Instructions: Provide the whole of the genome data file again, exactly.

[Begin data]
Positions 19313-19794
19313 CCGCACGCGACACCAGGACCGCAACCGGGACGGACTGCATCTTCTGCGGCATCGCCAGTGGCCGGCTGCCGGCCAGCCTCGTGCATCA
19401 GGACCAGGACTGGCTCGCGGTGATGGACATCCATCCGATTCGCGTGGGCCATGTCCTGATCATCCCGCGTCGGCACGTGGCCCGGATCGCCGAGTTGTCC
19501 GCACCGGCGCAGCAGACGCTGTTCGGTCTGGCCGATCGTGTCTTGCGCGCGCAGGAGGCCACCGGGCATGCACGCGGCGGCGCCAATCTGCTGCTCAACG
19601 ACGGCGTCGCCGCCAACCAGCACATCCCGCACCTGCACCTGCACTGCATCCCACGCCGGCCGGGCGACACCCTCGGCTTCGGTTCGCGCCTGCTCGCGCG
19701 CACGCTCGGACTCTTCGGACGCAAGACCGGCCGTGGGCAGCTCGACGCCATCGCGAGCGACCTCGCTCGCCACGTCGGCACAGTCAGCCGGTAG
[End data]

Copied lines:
Positions 19313-19794
19313 CCGCACGCGACACCAGGACCGCAACCGGGACGGACTGCATCTTCTGCGGCATCGCCAGTGGCCGGCTGCCGGCCAGCCTCGTGCATCA
19401 GGACCAGGACTGGCTCGCGGTGATGGACATCCATCCGATTCGCGTGGGCCATGTCCTGATCATCCCGCGTCGGCACGTGGCCCGGATCGCCGAGTTGTCC
19501 GCACCGGCGCAGCAGACGCTGTTCGGTCTGGCCGATCGTGTCTTGCGCGCGCAGGAGGCCACCGGGCATGCACGCGGCGGCGCCAATCTGCTGCTCAACG
19601 ACGGCGTCGCCGCCAACCAGCACATCCCGCACCTGCACCTGCACTGCATCCCACGCCGGCCGGGCGACACCCTCGGCTTCGGTTCGCGCCTGCTCGCGCG
19701 CACGCTCGGACTCTTCGGACGCAAGACCGGCCGTGGGCAGCTCGACGCCATCGCGAGCGACCTCGCTCGCCACGTCGGCACAGTCAGCCGGTAG